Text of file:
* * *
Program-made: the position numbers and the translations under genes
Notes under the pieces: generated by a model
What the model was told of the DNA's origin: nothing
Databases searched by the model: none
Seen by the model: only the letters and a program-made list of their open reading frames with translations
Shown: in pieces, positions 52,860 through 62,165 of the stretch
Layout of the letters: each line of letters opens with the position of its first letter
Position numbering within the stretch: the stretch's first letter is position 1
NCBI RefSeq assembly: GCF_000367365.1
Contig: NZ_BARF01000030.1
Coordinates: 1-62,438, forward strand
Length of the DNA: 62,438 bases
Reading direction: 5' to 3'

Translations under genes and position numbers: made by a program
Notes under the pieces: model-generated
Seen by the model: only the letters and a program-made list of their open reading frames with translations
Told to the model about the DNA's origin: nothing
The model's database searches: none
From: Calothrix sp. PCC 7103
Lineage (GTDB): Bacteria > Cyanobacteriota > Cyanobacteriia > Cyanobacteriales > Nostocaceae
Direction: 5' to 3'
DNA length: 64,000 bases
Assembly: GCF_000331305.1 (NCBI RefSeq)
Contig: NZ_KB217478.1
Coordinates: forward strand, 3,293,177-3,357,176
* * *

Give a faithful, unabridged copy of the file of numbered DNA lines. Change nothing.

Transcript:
Program-made: the position numbers and the translations under genes
Notes under the pieces: generated by a model
What the model was told of the DNA's origin: nothing
Databases searched by the model: none
Seen by the model: only the letters and a program-made list of their open reading frames with translations
Shown: in pieces, positions 52,860 through 62,165 of the stretch
Layout of the letters: each line of letters opens with the position of its first letter
Position numbering within the stretch: the stretch's first letter is position 1
NCBI RefSeq assembly: GCF_000367365.1
Contig: NZ_BARF01000030.1
Coordinates: 1-62,438, forward strand
Length of the DNA: 62,438 bases
Reading direction: 5' to 3'

Translations under genes and position numbers: made by a program
Notes under the pieces: model-generated
Seen by the model: only the letters and a program-made list of their open reading frames with translations
Told to the model about the DNA's origin: nothing
The model's database searches: none
From: Calothrix sp. PCC 7103
Lineage (GTDB): Bacteria > Cyanobacteriota > Cyanobacteriia > Cyanobacteriales > Nostocaceae
Direction: 5' to 3'
DNA length: 64,000 bases
Assembly: GCF_000331305.1 (NCBI RefSeq)
Contig: NZ_KB217478.1
Coordinates: forward strand, 3,293,177-3,357,176